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Monday, June 21, 2010
Expansion winner: Jim Boylen

By Eamonn Brennan

The last time we checked in with Utah coach Jim Boylen, things were not going well. The Utes had just lost freshman Marshall Henderson, an all-conference performer who chose to transfer away from Boylen's program thanks to what Henderson called "restrictions" that didn't "fit with my individualism." Henderson was the fourth player to leave the Utes in the two weeks following Utah's season. For a team that went 7-9 in the Mountain West and finished 14-17 overall, these were steps in a decidedly negative direction.

Now? Boylen is downright radiant. That attitude has everything to do with Utah's move to the Pac-10 and the inherent recruiting advantages Boylen predicts his school will experience very soon. From CBS' Gary Parrish:
"You're always fighting that top level, and you might still be neck-and-neck on a kid, but they always have the but. But you're not in the Pac-10. But you're not in the Big 12," Boylen said. "It's used against you when you're not in one of those leagues. But now that we're looking eye-to-eye with people, I think we'll come out pretty good.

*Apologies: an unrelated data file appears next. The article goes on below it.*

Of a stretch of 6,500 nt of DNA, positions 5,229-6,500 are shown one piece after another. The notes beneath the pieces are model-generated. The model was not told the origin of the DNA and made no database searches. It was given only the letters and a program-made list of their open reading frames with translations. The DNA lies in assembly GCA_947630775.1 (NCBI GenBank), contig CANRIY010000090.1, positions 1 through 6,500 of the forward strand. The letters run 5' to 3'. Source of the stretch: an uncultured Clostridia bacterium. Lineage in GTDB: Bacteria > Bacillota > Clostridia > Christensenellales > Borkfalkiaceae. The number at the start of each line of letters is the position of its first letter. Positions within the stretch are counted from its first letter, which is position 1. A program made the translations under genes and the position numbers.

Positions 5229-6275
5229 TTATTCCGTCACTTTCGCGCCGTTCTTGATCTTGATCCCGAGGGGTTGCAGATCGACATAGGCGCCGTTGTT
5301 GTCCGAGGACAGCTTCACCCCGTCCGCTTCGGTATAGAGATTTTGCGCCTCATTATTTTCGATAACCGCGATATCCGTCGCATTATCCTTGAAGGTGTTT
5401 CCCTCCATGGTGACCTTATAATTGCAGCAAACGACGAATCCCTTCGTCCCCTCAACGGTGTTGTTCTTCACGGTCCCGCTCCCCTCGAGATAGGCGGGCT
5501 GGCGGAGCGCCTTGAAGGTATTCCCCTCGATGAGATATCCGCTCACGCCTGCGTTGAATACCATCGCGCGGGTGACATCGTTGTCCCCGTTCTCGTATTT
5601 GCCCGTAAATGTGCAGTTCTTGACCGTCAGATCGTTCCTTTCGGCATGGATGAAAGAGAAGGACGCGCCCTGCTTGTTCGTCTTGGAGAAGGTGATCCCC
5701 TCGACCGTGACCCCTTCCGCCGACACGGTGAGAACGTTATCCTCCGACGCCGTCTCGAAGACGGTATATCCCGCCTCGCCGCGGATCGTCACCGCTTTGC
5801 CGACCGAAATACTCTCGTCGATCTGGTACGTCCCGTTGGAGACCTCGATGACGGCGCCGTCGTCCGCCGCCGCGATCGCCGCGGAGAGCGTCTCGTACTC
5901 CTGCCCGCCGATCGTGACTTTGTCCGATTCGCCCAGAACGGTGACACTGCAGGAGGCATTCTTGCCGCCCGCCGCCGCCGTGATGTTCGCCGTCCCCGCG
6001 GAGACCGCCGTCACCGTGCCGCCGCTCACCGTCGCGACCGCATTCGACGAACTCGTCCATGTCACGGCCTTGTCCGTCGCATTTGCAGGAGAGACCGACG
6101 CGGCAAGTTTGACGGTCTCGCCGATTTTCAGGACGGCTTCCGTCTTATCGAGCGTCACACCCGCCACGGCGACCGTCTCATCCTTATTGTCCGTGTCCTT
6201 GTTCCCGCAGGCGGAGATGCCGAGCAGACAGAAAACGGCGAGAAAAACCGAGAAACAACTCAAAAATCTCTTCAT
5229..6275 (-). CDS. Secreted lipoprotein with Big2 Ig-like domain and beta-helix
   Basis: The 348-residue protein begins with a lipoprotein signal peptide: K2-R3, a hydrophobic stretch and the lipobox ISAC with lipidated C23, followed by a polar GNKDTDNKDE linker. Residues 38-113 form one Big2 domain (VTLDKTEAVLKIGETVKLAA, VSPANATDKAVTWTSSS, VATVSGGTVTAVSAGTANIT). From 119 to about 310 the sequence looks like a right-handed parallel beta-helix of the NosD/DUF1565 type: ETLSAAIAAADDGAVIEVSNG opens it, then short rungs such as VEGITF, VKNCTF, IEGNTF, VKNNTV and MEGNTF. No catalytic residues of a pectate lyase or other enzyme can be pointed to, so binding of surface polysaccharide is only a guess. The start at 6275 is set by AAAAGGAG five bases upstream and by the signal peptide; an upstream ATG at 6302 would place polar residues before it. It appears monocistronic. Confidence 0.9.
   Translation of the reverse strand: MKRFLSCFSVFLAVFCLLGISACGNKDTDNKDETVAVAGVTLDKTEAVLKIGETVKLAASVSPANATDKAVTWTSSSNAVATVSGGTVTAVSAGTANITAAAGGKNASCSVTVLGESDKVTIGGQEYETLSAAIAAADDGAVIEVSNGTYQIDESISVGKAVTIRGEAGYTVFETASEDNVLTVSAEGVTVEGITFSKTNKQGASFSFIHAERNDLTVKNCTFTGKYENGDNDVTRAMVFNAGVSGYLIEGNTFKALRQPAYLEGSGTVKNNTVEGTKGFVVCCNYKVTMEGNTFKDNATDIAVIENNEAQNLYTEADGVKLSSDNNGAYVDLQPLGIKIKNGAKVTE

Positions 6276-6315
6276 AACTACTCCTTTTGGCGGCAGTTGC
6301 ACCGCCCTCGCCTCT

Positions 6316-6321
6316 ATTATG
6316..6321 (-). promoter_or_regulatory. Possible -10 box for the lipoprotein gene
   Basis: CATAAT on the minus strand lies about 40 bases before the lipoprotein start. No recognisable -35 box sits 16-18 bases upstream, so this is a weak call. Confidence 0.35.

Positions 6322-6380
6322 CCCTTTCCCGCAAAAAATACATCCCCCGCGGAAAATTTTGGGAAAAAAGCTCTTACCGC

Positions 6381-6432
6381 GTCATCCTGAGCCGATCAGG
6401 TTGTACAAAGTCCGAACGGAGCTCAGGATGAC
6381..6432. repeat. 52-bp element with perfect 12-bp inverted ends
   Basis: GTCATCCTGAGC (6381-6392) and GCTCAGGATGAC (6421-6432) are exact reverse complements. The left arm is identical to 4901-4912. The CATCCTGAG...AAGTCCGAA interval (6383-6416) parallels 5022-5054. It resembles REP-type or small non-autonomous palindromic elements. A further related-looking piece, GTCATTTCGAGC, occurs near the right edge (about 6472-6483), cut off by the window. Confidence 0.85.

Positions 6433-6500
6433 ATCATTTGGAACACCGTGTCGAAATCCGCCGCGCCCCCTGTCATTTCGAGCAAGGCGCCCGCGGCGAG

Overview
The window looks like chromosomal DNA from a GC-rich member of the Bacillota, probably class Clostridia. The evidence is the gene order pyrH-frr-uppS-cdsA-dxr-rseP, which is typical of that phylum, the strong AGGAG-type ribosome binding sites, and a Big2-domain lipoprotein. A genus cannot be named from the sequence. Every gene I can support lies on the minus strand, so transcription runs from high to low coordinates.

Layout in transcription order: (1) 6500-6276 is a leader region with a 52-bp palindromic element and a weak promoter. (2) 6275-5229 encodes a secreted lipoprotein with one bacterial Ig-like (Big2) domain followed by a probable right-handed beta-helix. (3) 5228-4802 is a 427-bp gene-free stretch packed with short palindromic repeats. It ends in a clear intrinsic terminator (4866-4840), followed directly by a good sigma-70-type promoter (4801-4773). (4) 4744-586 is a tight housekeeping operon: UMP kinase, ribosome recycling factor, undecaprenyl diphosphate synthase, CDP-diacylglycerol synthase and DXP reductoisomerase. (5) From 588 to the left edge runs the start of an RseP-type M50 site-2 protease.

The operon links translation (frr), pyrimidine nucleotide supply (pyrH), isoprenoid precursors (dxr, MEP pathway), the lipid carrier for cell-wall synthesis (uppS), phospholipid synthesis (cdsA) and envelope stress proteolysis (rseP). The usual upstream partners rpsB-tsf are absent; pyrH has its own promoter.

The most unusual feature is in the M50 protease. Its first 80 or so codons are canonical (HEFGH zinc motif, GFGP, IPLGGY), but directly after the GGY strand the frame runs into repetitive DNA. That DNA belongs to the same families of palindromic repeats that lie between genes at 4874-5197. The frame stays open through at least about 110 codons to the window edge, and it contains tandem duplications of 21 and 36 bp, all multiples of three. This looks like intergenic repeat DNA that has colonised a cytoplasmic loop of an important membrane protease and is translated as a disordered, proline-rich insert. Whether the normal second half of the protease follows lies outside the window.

"There's just a vibe through the town. This is something that people have hoped for because this is a school that's been trying to bust the BCS, and fans have been trying to fight the BCS. But that's all gone now."

This is a little bit specious. Why? Utah has been a national hoops power before. The school's conference affiliation hasn't done much to dampen the football team's success. And plenty of mid-major-ish schools -- Gonzaga, Xavier, Butler, conference mates BYU and New Mexico, among others -- have been able to recruit top talent and compete at the highest levels of college hoops without a major conference affiliation.

But if Boylen thinks the move to the Pac-10 will help -- if his recruiting pitch is that damaged by the "But you're not in the Pac-10" angle -- then in the manner of all good self-fulfilling prophecies, it probably will. At the very least, it can't hurt. Utah is a big boy now. The stakes are higher. If Boylen gets it right, so are the rewards.